CyberSecurity Regulations Are Ramping Up

July 20, 2017

What boards need to keep in mind when it comes to risk and oversight

By Eve Tahminicioglu

There’s a laser focus on cybersecurity these days and regulations to keep breaches from happening are on the horizon.

A report released this week by EY Center for Board Matters looks at key regulatory changes globally and offers directors guidance on what they need to keep potential cyber risk in check.

“Cybersecurity needs to be at the top of board members agendas,” stresses Steve Klemash, partner at the EY Center for Board Matters. “In addition to the reputational, operational and financial impacts of a cyber-event, new regulatory and reporting developments at the federal, state and even global levels have made cybersecurity risk oversight more critical.” 

Here’s a rundown from the report:

Assess the “true maturity” of its cyber risk management program: Many companies think they have adequate processes and controls in place, but there is room to refine and challenge the effectiveness of the program. There are parallels here with Sarbanes-Oxley when it was first implemented to combat accounting fraud. Initially companies were relatively confident in their internal controls, but they subsequently came to realize that their processes and controls were not fully mature in several areas.

Use American Institute of Certified Public Accountants (AICPA) guidance to evaluate and strengthen program: While AICPA guidance for evaluating an organization’s cybersecurity risk management program is voluntary, it contains a set of robust, business-centric evaluation criteria designed to ascertain the adequacy of the processes and controls implemented to address cyber risks. It can be used to identify gaps and design remediation activities to fill those gaps.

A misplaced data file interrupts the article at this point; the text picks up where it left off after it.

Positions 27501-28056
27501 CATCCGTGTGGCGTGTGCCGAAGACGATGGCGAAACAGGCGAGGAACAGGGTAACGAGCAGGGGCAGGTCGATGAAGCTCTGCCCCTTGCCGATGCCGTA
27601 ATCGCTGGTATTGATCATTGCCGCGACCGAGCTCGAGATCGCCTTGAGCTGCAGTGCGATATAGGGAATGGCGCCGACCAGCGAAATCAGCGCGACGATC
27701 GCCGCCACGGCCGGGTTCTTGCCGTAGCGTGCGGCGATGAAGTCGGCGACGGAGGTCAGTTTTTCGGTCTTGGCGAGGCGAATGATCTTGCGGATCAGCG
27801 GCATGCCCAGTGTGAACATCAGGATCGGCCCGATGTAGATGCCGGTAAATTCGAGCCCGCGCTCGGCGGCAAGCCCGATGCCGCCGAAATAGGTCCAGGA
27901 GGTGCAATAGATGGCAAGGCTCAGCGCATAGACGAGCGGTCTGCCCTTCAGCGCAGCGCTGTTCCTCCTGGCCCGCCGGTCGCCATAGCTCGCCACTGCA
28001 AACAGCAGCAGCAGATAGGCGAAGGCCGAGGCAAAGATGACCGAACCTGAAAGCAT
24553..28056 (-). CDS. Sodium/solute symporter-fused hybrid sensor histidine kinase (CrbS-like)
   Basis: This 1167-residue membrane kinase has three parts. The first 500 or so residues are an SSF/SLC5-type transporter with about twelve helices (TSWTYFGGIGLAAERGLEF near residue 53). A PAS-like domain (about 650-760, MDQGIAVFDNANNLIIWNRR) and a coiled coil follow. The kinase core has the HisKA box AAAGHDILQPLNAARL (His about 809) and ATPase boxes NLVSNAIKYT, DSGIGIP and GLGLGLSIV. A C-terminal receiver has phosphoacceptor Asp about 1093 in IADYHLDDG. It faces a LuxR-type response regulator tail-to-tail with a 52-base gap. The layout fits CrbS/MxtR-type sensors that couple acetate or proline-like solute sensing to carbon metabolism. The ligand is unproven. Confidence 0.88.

Keep up with evolving regulations: The European Union has adopted the General Data Protection Regulation (GDPR), which will take effect in May 2018 and require companies to notify national authorities of a breach within 72 hours. Failure to comply with the GDPR, once it takes effect next year, could result in fines of up to 4% of global revenue. The U.S., meanwhile, is attempting to move forward with enhanced cyber risk management standards and states, most notably New York, are following suit with their own regulations.

“Failing to understand these heightened requirements can place organizations at even greater financial risk,” Klemash explains.

“Cybersecurity is a fast-moving concern for organizations of all types and should be considered as part of the organization’s enterprise risk management program,” he continues. “Keeping up with regulatory developments and ensuring they have the information they need to evaluate cybersecurity risk and how it is addressed will be key to informed oversight now and in the future.”